Well, its much easier to do it mentally, and a better way to keep the mind healthy.
    If we have to convert 85 kilo to pounds,
    Step 1) Double the kilos, 85X2=170
    Step 2) Divide the answer by 10, ie 170/10=17
    Step 3) Add the two numbers, 170+17=187, and thats the answer.(to the nearest integer)

    Adding to time:
    Whats the fastest way to calculate if the current time is 4:15, and someone asks you to calculate the time 2 hours 55 minutes later?
    You first add the minutes and then the hours, which is quite simple as such, but then what would you say about this
    Step1) Add 415 and 255, ie 670
    Step 2) Add 40 to the answer, ie 670+40=710,and 7:10 is the answer


    Concept of infinity and zero:
    Two concepts highly useful in almost every practical application of maths in daily lives and even for astronomical calculations.
    Infinity finds its first usage in the Yajurveda. Vedic men had several terms to describe what is infinity, ananta, purnam, asamkhya being few of them. Consider the following shloka out of the Yajur Veda,


    पूर्णमदः पूर्णमिदम पूर्णत पूर्णमुदच्यते
    पूर्णस्य पूर्णमादाय पुर्नामेवावासिश्यते



    From infinity is born infinity. When infinity is taken out of infinity, only infinity is left.
    Till then, the Greeks used to distinguish between numbers with positional systems, like 27,207,270 would be represented as 27, 2 7, 27 . this system did not provide much flexibility to them to write large numbers with regular instances of 0.
    Similarly, Romans didnt have the concept of 0, and had to write numbers like 101,000 as 101MMM.
    AtharvaVeda described how the vale of a single digit number increases by 10 by writing 0 in front of it.

    Trigonometry:
    A fact iterated in the movie Namaste London, Trigonometry even got its name from Vedic mathematics, the word being Tri(three)-kon(angle)-mati(perimeter). Though, now the concepts have already been discovered and have been in use since years, The circular nature of Sin, Cos and Tan finds its mention in the Vedas.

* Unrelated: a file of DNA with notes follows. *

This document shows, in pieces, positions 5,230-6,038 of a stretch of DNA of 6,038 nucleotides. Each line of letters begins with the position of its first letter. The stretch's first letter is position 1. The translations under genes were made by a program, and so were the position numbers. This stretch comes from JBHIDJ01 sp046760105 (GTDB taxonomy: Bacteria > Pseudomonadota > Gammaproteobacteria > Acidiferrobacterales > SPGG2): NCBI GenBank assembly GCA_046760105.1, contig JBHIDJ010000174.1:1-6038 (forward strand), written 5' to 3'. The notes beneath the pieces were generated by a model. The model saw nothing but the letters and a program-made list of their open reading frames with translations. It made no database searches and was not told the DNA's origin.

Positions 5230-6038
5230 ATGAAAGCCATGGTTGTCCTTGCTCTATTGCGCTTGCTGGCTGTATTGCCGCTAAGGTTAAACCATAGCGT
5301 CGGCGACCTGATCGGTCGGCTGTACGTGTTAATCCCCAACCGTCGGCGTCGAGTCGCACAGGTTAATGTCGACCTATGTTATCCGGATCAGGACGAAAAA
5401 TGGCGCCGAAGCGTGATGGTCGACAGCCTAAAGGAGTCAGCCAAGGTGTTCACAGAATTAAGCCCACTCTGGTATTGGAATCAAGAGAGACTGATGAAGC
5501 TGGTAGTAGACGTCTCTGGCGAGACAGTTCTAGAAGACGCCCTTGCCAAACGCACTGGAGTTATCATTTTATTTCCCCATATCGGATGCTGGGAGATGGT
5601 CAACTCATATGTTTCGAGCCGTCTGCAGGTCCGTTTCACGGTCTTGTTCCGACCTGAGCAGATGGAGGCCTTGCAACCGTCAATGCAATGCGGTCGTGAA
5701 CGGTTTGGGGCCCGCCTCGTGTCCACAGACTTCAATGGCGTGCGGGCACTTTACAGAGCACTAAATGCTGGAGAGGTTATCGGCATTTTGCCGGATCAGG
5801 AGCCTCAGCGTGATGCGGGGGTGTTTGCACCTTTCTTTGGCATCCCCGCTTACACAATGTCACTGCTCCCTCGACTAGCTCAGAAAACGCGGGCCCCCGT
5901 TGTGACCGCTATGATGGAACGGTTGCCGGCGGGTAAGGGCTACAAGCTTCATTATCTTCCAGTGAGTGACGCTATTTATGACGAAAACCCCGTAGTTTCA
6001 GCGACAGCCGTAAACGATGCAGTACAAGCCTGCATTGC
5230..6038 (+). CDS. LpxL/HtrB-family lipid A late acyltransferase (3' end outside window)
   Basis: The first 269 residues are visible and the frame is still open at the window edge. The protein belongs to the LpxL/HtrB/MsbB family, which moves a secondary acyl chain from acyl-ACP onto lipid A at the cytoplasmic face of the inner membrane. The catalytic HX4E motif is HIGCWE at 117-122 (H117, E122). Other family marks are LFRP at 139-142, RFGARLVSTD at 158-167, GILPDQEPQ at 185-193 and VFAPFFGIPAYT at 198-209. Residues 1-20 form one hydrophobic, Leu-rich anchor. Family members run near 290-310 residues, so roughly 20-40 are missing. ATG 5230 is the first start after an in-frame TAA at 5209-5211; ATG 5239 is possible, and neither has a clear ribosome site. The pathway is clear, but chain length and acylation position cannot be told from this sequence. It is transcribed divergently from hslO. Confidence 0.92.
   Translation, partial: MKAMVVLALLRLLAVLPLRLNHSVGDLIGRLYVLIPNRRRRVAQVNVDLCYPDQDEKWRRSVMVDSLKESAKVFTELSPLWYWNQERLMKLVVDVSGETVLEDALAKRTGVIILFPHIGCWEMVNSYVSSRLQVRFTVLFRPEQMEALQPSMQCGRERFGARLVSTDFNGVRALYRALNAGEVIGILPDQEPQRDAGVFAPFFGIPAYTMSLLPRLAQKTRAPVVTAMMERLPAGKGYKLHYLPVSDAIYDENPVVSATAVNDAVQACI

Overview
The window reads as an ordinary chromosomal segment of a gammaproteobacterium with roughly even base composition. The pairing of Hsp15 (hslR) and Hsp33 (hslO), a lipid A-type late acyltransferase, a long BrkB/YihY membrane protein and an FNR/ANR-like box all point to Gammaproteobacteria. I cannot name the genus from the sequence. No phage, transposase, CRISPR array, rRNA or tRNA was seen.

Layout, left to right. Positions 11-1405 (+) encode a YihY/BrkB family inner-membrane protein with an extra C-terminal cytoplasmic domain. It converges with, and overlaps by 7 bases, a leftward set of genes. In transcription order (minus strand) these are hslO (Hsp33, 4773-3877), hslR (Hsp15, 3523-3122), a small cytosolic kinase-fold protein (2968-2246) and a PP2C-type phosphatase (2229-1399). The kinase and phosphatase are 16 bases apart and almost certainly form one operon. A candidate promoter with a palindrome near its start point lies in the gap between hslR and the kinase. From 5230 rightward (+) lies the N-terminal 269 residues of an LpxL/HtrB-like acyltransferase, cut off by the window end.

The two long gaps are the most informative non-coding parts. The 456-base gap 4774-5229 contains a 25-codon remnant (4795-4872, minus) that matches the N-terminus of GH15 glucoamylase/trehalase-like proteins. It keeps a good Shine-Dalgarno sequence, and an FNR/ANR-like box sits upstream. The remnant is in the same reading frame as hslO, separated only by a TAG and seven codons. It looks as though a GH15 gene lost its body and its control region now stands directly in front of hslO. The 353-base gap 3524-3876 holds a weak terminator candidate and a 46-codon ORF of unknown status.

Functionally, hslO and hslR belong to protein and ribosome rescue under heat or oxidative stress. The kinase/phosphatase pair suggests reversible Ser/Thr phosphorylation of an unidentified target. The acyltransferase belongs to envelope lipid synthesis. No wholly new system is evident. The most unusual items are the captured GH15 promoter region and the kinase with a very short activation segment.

The fact that Sinx/Cosx = Tanx finds its mention in the Vedas.


    Currently, as you are reading all of this, researches are being carried on, and undertaken, including the effects of Vedic mathematics on children. Major research is being done on how to develop more powerful and simpler application of Vedic mathematics in geometry, calculus, etc.
    What makes Vedic mathematics different from other schools and branches of theoretical and practical mathematics, is the flexibility of Vedic mathematics in providing them freedom with creating their own methods and breaking the "correct answer" jinx.
    Vedic Mathematics provides us with quick and fast one-line formulae which speeds up mental calculation. It is a mental tool which not only helps a person solve complex problems quickly, but with repeated practice, also helps a person concentrate better.


    Its absolute pity, that in spite of it being such a great marvel as "Vedic Mathematics", some elitist, from within the Indian sub-continent itself, claim it to be a farce. They say that they dont find any such reference in Vedas, and that it was a result of imagination of Tirthaji himself.
    The Vedas, primarily, have been known to reveal the true knowledge and meaning of the verses, the hidden secrets to those who are worthy. While this may appear to be a line straight out of a Dan Brown book, it is a mighty known fact that Vedas are written in a cryptic language and a mere translation would mean nothing or may produce some relevant results. The Vedas are believed not to reveal the true meaning to the reader, but rather help the reader find certain answers, which others wont be able to see or even validate.
    The irony is, that while the western world is embracing and opening up itself to the charms and secrets of Vedic Mathematics, there are Indians themselves, who claim the Vedic Mathematics to be a lie.
    Nothing is greater a tragedy than to not believe in your achievements while the world celebrates them


    Realists, as always, would claim that Vedas do not actually teach mathematics on the face of it, but the fact is Vedic mathematics is gradually making a stronghold in the education system of the entire world and is soon becoming a force to reckon.

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    Re: Vedic Mathematics and its relevance

    Namaste and fantastic thread here! Zero is a gift from India and those enlightened ones. By the way, I noticed your blog link and only visited it for the first time today, not sure why I haven't noticed itnin the past, but it is very enjoyable blog indeed. We need to teach the examples you give in this thread to children, indeed! Om Namah Sivaya